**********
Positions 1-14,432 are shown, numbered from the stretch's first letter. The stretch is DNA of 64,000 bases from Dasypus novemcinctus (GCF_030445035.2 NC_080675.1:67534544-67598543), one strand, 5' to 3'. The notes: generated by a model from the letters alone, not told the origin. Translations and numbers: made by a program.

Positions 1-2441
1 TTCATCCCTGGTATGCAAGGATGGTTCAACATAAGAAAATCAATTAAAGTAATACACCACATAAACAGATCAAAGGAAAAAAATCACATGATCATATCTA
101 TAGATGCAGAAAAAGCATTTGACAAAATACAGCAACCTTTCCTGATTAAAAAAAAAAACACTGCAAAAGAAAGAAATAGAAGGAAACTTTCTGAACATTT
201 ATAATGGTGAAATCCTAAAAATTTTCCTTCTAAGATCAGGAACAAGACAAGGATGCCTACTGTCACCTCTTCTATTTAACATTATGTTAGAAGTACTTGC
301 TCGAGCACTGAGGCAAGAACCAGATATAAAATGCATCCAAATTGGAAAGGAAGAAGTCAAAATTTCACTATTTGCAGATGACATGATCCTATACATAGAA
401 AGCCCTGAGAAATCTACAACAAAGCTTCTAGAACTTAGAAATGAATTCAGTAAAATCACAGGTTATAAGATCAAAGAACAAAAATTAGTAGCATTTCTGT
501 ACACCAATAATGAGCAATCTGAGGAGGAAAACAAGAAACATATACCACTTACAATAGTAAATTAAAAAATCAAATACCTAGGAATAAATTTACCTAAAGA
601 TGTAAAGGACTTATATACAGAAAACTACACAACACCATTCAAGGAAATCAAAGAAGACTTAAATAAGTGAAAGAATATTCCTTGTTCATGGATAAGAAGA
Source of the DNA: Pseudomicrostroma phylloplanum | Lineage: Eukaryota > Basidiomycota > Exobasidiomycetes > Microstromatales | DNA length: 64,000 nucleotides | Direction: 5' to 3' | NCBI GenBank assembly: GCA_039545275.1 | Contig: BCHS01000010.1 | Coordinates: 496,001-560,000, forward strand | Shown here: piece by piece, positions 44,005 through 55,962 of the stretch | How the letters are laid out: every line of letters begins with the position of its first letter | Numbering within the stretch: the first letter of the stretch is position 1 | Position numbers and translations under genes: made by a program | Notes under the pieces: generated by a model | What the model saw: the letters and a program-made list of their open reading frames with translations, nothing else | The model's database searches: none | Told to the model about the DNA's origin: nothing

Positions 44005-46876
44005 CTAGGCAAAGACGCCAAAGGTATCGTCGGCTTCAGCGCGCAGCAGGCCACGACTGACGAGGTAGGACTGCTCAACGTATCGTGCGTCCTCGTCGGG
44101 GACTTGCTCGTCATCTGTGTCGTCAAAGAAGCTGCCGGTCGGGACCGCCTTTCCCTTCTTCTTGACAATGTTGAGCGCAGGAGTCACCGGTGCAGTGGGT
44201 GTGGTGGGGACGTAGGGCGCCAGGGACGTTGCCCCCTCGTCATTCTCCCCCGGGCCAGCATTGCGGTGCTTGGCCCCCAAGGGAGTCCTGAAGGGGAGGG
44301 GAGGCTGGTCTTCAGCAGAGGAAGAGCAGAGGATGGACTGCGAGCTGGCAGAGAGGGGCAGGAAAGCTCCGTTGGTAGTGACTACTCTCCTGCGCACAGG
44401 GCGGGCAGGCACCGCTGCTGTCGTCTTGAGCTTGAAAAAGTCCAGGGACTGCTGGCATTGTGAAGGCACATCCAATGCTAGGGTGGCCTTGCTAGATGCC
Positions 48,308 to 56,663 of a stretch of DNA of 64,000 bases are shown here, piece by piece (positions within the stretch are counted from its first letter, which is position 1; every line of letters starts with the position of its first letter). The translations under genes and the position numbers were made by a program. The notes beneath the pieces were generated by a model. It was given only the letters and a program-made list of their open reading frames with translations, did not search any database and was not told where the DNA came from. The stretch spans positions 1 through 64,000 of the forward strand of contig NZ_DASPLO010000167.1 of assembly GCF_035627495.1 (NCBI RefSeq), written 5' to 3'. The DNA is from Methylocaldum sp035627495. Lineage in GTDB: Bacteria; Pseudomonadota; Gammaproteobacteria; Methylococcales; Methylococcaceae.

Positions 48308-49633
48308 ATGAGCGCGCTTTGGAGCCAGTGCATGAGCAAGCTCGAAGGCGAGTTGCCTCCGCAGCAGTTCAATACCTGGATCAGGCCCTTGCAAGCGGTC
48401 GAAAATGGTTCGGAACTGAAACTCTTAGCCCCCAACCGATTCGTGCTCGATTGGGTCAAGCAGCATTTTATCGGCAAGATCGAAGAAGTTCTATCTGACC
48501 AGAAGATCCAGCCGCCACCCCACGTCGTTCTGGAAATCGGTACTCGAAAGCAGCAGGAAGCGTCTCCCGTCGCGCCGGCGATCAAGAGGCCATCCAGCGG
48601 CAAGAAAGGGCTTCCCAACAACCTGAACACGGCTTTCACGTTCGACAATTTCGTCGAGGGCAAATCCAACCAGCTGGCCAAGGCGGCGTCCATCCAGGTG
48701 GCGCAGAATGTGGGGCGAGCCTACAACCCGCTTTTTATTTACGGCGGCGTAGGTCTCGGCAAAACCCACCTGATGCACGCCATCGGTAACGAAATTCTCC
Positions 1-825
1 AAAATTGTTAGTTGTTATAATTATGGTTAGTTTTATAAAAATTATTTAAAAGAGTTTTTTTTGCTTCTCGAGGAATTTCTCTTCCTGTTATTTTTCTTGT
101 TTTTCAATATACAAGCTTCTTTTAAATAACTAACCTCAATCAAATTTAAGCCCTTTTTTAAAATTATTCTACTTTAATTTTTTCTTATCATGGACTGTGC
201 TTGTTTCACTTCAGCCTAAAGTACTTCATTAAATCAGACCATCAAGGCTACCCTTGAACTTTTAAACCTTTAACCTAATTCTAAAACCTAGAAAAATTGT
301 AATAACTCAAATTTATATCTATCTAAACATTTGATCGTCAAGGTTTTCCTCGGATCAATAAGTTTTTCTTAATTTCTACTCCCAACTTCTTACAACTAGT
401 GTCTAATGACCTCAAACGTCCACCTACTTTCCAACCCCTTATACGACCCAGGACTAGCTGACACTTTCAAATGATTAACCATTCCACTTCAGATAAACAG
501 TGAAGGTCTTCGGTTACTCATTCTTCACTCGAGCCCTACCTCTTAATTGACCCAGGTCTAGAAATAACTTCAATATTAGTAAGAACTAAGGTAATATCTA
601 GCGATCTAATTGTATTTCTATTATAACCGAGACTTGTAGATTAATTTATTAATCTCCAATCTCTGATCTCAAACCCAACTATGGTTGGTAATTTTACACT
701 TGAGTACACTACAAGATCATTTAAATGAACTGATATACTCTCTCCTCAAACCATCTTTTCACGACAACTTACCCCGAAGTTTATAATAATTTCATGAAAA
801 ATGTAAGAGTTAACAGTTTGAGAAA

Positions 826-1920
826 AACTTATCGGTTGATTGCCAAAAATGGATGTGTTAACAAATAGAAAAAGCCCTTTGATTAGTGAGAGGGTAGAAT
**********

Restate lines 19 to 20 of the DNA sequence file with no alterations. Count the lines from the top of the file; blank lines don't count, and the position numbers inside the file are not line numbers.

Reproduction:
48308 ATGAGCGCGCTTTGGAGCCAGTGCATGAGCAAGCTCGAAGGCGAGTTGCCTCCGCAGCAGTTCAATACCTGGATCAGGCCCTTGCAAGCGGTC
48401 GAAAATGGTTCGGAACTGAAACTCTTAGCCCCCAACCGATTCGTGCTCGATTGGGTCAAGCAGCATTTTATCGGCAAGATCGAAGAAGTTCTATCTGACC